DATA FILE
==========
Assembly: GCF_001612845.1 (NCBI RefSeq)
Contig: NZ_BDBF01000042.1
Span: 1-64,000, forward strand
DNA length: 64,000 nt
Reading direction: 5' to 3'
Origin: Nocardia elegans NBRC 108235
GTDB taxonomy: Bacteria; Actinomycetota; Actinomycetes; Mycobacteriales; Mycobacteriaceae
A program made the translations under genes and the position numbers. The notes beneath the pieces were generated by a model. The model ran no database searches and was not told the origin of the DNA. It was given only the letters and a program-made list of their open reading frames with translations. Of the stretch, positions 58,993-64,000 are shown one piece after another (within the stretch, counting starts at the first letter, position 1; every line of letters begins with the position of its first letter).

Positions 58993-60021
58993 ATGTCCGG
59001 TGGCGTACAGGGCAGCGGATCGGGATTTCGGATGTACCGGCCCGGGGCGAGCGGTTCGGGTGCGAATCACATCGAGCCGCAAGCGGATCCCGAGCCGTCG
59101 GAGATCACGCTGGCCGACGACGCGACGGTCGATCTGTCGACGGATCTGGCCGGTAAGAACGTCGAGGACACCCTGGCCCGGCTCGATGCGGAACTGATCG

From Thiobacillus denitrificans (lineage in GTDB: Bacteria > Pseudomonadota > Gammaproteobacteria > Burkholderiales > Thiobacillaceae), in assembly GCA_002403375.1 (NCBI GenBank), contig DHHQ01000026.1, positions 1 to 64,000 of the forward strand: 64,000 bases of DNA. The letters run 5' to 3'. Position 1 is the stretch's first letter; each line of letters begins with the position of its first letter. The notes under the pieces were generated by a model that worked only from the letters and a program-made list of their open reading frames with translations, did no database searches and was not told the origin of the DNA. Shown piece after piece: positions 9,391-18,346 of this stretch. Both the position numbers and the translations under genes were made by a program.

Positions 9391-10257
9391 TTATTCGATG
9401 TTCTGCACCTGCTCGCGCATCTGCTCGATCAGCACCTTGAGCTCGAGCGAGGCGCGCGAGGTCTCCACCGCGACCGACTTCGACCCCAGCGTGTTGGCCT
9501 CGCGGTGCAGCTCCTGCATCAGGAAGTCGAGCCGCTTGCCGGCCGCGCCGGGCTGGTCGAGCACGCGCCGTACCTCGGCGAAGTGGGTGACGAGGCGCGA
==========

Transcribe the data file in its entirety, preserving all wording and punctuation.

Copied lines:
Assembly: GCF_001612845.1 (NCBI RefSeq)
Contig: NZ_BDBF01000042.1
Span: 1-64,000, forward strand
DNA length: 64,000 nt
Reading direction: 5' to 3'
Origin: Nocardia elegans NBRC 108235
GTDB taxonomy: Bacteria; Actinomycetota; Actinomycetes; Mycobacteriales; Mycobacteriaceae
A program made the translations under genes and the position numbers. The notes beneath the pieces were generated by a model. The model ran no database searches and was not told the origin of the DNA. It was given only the letters and a program-made list of their open reading frames with translations. Of the stretch, positions 58,993-64,000 are shown one piece after another (within the stretch, counting starts at the first letter, position 1; every line of letters begins with the position of its first letter).

Positions 58993-60021
58993 ATGTCCGG
59001 TGGCGTACAGGGCAGCGGATCGGGATTTCGGATGTACCGGCCCGGGGCGAGCGGTTCGGGTGCGAATCACATCGAGCCGCAAGCGGATCCCGAGCCGTCG
59101 GAGATCACGCTGGCCGACGACGCGACGGTCGATCTGTCGACGGATCTGGCCGGTAAGAACGTCGAGGACACCCTGGCCCGGCTCGATGCGGAACTGATCG

From Thiobacillus denitrificans (lineage in GTDB: Bacteria > Pseudomonadota > Gammaproteobacteria > Burkholderiales > Thiobacillaceae), in assembly GCA_002403375.1 (NCBI GenBank), contig DHHQ01000026.1, positions 1 to 64,000 of the forward strand: 64,000 bases of DNA. The letters run 5' to 3'. Position 1 is the stretch's first letter; each line of letters begins with the position of its first letter. The notes under the pieces were generated by a model that worked only from the letters and a program-made list of their open reading frames with translations, did no database searches and was not told the origin of the DNA. Shown piece after piece: positions 9,391-18,346 of this stretch. Both the position numbers and the translations under genes were made by a program.

Positions 9391-10257
9391 TTATTCGATG
9401 TTCTGCACCTGCTCGCGCATCTGCTCGATCAGCACCTTGAGCTCGAGCGAGGCGCGCGAGGTCTCCACCGCGACCGACTTCGACCCCAGCGTGTTGGCCT
9501 CGCGGTGCAGCTCCTGCATCAGGAAGTCGAGCCGCTTGCCGGCCGCGCCGGGCTGGTCGAGCACGCGCCGTACCTCGGCGAAGTGGGTGACGAGGCGCGA